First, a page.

THIS ARTICLE APPEARED IN THE APRIL 1999 RAILWAY INDICATOR, AND HAS BEEN REPRODUCED HERE WITH PERMISSION OF THE AUTHOR, JOHN HALLETT. MORE QUESTIONS MAY BE ADDED LATER, THE SOURCE OF THESE WILL BE LISTED. 

 

 

QUESTION CORNER?

Recently, I have received a number of railway-oriented questions from student members regarding a wide variety of topics. Most of these questions, together with their answers, are reproduced below. Many of them are quite interesting!!

Why is the railway track called the "permanent way"?

This is so because railway contractors wished to distinguish between the finished railway and the "temporary way", which was laid for the movement of their wagons when making cuttings, embankments and tunnels.

 

What is the "gauge" of a railway?

The gauge is the distance between the insides of the rails measured between points 16mm below the running surface.

What is "standard gauge"?

In Australia, a gauge of 1435mm (4'8.5") has been adopted as the standard. The other main gauges used in Australia are the narrow gauge of 1066mm (3'6") and the broad gauge of 1600mm (5'3").

What is the railway gauge used in each state?

New South Wales - 1435mm standard gauge;

Victoria - 1600mm broad gauge, dual standard/broad gauge

from the N.S.W. border to Melbourne;

Queensland - 1066mm narrow gauge, dual standard/narrow

gauge from the N.S.W. border to Brisbane;

Western Australia - 1066mm narrow gauge, dual standard/narrow gauge from Kalgoorlie

to Fremantle;

South Australia - a combination of 1600mm broad gauge and

1066mm narrow gauge, and dual

standard/narrow gauge in certain sections

between the N.S.W. border and Port Pirie

(until recently, this was a combination of

all three gauges!);

Tasmania - 1066mm narrow gauge;

Northern Territory - 1435mm standard gauge.

What is a "traverser"?

A traverser is a length of track mounted on a structure which can be moved laterally from one track to another enabling locomotives or carriages to be moved within a confined area that may not necessarily have tracks connected with points. A traverser is located in the former Carriage Workshops, Eveleigh and at the former Cardiff locomotive workshops (soon to be leased by Clyde Engineering for constructing the new 4th generation Millennium suburban electric trains).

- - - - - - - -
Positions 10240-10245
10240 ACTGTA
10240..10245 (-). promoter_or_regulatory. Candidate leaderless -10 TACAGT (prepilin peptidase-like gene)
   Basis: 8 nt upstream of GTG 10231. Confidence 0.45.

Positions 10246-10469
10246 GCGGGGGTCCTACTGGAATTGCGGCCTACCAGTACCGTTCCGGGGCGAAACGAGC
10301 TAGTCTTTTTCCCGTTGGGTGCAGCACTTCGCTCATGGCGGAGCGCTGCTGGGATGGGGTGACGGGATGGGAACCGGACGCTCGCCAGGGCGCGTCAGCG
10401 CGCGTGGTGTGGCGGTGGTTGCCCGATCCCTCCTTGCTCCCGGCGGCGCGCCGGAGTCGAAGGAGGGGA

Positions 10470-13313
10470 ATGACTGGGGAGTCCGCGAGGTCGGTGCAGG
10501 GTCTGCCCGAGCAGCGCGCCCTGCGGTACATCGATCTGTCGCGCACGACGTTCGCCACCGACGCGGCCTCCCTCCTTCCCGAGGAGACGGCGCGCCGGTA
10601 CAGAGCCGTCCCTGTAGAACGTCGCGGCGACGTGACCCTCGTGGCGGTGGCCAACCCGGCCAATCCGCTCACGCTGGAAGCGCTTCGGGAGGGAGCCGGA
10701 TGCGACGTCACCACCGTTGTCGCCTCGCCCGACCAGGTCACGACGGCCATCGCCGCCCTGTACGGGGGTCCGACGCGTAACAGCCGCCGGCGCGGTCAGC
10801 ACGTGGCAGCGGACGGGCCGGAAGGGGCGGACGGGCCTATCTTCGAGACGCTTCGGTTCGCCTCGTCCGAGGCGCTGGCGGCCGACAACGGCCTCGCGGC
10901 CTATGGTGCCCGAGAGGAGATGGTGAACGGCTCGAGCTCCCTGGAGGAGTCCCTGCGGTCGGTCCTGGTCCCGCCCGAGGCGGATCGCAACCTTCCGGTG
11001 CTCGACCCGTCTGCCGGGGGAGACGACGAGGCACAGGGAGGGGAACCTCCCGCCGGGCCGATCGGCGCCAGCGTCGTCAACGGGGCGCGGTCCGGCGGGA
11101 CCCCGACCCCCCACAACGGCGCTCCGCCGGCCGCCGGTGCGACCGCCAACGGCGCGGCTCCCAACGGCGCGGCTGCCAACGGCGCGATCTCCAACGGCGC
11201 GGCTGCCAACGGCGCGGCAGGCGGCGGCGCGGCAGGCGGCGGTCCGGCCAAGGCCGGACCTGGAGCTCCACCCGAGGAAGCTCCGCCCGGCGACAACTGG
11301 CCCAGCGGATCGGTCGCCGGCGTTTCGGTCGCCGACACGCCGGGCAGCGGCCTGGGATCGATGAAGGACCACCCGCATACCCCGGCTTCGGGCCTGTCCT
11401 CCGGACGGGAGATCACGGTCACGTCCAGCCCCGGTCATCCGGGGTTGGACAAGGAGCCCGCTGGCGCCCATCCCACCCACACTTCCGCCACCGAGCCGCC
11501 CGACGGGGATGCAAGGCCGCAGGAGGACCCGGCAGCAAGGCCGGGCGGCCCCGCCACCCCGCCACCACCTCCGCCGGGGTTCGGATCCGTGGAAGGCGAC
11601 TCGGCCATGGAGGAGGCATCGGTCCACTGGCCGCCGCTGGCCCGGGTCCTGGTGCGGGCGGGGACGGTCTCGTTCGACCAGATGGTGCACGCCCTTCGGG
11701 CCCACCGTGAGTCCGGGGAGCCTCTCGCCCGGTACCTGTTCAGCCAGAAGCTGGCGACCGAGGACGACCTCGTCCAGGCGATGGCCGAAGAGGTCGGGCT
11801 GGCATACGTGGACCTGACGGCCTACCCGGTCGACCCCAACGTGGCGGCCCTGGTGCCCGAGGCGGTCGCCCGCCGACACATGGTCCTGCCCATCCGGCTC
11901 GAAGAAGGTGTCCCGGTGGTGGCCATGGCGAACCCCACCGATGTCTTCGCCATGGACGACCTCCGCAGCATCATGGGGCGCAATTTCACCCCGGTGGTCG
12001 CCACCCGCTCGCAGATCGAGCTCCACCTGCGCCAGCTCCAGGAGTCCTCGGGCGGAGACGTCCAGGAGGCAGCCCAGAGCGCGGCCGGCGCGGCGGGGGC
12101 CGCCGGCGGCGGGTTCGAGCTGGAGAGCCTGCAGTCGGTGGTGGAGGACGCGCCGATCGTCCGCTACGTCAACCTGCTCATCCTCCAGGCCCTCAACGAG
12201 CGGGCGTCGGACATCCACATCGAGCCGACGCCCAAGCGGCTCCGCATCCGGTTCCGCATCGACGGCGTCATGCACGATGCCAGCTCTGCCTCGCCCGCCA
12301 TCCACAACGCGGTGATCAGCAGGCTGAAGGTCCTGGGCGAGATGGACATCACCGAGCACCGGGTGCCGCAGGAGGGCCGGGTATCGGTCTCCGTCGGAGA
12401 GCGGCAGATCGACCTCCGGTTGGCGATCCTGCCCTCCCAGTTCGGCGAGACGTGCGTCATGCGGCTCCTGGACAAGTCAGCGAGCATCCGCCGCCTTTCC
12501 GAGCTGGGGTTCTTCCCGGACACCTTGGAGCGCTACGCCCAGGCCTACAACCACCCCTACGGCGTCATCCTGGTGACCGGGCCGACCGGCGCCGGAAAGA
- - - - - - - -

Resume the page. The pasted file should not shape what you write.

What are "Up" and "Down" trains?

Up trains are those running towards Sydney. Down trains are those running away from Sydney.

 

What are the white rail posts with black numbers painted on small plates?

These are kilometre and half kilometres posts indicating the distance from the end of Platform one, Sydney Terminal. They are located on the "Down" side of the running lines - i.e., on the left side of the track of trains running away from Sydney.

What are the yellow metal boards with black numbers written on them?

They are speed boards and indicate the maximum permissible speed of a train over the section immediately ahead. A cross ("X") beside the numeral indicates that the speed applies to a junction or set of points ahead. Speed indicators in the City Underground take the form of a small box with the direction of the curve and speed shown as illuminated strips and numbers. Speed boards and indicators are located on the driver's (left) side of the track.

What are the white metal boards with black numbers written on them?

They are exactly the same as the yellow speed boards, but only apply to the XPT and Xplorer rail cars.

What is a "guard's indicator"?

A small lunar white light provided at stations in the electrified area, indicating that the signal which controls the entrance of the train into the section ahead will allow the train to proceed. The guard must not give the signal for the train stopped at the station to depart until the indicator shows a lunar white light.

What is the "four-foot" and the "six-foot"?

The imperial distance between the rails is 4'8.5" and, although now metrically measured as 1435mm, it is still referred as the "four-foot". Originally, double tracks were laid with the inside rails of each track six feet (1828mm) apart, and the space between the two sets of tracks became known as the "six-foot".

 What is a "derail"?

A fitting used on one rail only which may be swung over and placed on a rail to prevent vehicles moving by accident onto the main line.

What are "catch points"?

Catch points are points on one rail only (like with "derails", they are on the rail furthest away from the main line). They are used in goods sidings and near the junction of branch lines to main lines to prevent vehicles or trains moving by accident onto the main line. Both a "derail" and a "catchpoint" will, if set to do so by the train controller, prevent a runaway vehicle from running onto the main line by derailing the vehicle so that it runs off the siding or branch line on the opposite side to the main line.